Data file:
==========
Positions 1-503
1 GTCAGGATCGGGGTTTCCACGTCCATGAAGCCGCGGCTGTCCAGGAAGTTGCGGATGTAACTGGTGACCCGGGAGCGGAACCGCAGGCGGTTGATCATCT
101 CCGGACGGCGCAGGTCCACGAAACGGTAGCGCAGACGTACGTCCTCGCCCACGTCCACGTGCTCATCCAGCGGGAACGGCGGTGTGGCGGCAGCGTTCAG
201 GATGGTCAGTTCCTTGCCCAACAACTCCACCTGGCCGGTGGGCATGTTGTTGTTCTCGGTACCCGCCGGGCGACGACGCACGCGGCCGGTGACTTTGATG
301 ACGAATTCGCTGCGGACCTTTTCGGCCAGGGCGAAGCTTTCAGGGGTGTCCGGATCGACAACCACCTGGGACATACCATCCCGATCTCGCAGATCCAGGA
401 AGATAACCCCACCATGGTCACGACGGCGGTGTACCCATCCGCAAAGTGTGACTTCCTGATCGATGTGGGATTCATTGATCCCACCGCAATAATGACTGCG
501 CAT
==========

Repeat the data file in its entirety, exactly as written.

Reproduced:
Positions 1-503
1 GTCAGGATCGGGGTTTCCACGTCCATGAAGCCGCGGCTGTCCAGGAAGTTGCGGATGTAACTGGTGACCCGGGAGCGGAACCGCAGGCGGTTGATCATCT
101 CCGGACGGCGCAGGTCCACGAAACGGTAGCGCAGACGTACGTCCTCGCCCACGTCCACGTGCTCATCCAGCGGGAACGGCGGTGTGGCGGCAGCGTTCAG
201 GATGGTCAGTTCCTTGCCCAACAACTCCACCTGGCCGGTGGGCATGTTGTTGTTCTCGGTACCCGCCGGGCGACGACGCACGCGGCCGGTGACTTTGATG
301 ACGAATTCGCTGCGGACCTTTTCGGCCAGGGCGAAGCTTTCAGGGGTGTCCGGATCGACAACCACCTGGGACATACCATCCCGATCTCGCAGATCCAGGA
401 AGATAACCCCACCATGGTCACGACGGCGGTGTACCCATCCGCAAAGTGTGACTTCCTGATCGATGTGGGATTCATTGATCCCACCGCAATAATGACTGCG
501 CAT